At Ambicon he played two tin whistles (Ireland), shakuhachi (Japan), nohkan flute (Japan), kalimba (Africa), zither (Europe), and bass duduk (Armenia). He used recordings of himself playing accompaniment on some tracks and this didn’t prove a distraction; on his albums he’s an accomplished multi-tracker after all. He also sang in that warm, big, soulful voice of his using a language made up entirely by himself. It was a mesmerising show in a perfect space, the audience sitting in rapt silence as his soulful tones filled the room.
Steve Roach, Sunday 3.45pm
“Sonic acid”, said the woman next to me at the end of Steve Roach’s epic set at Ambicon. "Yes", I replied, "and without the bad flashbacks". It was a full house for his set on Sunday, Steve having built a loyal following on the West Coast over the past 30 years that brought in a fair number of single session ticket holders.
Surrounded by his arsenal of analogue and digital tools as well as a didgeridoo, he touched on most of the sounds he’s explored over his years of electronic synthesis: cloud-like chords, primeval drones, tribal beats, swirling melodies and deep earth rumbles. The subwoofers and bass bins also got a real workout at this show and held up beautifully. Around mid-set he slowly built the music into a dark, unsettling roar (although less apparent on the concert recording for some reason) before it suddenly tapered off into silence; the tension release in the audience was visceral. Steve loves what he does and his passion shone brightly in this wide-ranging and thoughtfully constructed set.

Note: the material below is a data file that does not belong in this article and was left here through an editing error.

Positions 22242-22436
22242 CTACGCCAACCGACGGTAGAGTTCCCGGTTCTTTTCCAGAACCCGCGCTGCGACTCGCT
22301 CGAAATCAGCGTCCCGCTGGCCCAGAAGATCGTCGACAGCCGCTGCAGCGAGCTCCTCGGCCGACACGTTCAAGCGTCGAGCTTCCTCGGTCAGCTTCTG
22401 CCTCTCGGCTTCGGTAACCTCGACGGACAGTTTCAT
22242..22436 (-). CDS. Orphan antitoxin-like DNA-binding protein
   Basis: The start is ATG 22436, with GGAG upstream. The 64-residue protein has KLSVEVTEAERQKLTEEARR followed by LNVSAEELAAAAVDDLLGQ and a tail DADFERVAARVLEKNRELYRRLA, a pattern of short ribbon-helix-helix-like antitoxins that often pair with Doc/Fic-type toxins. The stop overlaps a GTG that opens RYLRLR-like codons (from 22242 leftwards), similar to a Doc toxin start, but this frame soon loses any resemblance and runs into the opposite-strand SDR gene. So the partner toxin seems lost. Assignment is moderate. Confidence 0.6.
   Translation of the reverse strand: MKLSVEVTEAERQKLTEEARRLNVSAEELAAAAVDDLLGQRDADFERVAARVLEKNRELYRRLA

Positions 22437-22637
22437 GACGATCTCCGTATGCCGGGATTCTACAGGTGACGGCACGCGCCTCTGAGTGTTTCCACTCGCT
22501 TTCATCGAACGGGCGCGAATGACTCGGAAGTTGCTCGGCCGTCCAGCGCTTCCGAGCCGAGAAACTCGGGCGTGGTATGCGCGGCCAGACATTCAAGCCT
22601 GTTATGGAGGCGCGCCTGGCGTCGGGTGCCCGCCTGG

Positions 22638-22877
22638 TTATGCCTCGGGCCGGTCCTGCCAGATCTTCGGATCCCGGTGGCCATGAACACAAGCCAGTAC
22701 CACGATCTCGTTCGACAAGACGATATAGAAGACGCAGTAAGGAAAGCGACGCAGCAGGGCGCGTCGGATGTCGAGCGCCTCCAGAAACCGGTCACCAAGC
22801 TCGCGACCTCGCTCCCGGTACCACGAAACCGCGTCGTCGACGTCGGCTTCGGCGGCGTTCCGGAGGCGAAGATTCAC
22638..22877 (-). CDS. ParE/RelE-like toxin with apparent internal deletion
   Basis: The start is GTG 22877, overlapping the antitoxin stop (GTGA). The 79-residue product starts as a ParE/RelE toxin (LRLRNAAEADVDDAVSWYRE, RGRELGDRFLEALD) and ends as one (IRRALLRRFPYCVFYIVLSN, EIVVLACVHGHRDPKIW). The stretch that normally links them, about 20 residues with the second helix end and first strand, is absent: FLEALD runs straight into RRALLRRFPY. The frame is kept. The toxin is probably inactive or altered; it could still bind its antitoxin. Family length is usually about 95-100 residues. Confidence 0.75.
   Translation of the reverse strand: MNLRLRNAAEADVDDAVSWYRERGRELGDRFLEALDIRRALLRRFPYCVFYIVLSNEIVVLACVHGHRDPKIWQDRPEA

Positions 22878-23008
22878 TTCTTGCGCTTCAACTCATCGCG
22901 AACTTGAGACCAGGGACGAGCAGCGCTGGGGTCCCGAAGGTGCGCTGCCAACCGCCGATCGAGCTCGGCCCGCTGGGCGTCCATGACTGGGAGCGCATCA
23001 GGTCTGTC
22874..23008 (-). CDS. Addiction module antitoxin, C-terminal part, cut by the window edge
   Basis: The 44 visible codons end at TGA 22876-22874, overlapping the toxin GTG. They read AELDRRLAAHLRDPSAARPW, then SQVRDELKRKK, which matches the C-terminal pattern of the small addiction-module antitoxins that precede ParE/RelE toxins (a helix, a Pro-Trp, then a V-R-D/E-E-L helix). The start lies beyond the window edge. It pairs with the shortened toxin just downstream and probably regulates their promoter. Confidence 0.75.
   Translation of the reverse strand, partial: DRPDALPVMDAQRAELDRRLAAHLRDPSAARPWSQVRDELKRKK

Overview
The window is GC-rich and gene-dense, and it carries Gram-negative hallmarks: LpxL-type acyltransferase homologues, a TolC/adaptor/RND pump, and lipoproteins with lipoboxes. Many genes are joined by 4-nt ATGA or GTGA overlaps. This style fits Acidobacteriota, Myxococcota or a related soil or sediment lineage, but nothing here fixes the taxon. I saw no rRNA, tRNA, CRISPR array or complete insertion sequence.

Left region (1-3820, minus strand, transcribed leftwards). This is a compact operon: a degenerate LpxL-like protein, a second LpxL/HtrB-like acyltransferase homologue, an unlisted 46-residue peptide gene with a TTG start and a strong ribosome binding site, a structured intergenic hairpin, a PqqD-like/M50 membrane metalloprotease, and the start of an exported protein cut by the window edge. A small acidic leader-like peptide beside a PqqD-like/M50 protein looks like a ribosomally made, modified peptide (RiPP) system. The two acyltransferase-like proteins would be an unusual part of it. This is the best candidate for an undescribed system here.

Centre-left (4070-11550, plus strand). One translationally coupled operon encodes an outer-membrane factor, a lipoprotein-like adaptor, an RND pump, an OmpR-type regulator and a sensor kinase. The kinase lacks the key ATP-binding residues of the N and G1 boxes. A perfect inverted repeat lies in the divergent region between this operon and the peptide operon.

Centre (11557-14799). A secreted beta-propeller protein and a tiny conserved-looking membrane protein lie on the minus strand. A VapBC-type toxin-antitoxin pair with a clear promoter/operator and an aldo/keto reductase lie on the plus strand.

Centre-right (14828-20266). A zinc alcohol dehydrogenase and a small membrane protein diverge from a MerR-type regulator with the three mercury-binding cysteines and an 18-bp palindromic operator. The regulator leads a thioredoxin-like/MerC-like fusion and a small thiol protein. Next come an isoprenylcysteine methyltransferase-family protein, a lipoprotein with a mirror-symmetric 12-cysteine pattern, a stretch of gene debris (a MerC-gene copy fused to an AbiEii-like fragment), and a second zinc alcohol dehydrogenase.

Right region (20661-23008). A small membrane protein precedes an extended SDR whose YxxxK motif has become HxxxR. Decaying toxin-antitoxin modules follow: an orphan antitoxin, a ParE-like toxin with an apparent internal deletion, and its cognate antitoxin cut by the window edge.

Hans Christian, Sunday 8pm
I’m a little ashamed to say I knew next to nothing of Hans Christian’s music before Ambicon and so I came to his concert with zero preconceptions. What followed was the most astonishing use of looping by a live performer that I’ve ever seen.
His largely improvised set featured cello, sitara (an adapted sitar), Tibetan singing bowls, a Swedish instrument called the nyckelharpa, and the sarangi. At times he layered his playing up to 3 or 4 levels using loop boxes. Many of these loops had a rhythmic structure, which meant that in order to stop the others drifting out of sync his timing had to be absolutely precise. And to my amazement, it was. So technically his performance was astonishing, but musically and emotionally it was also a revelation, especially when he played cello. He was totally involved in his performance and the final applause was long and loud. For me, this set was the highlight among eight concerts at Ambicon that were all of very high quality.
Stellamara, Sunday 9.45pm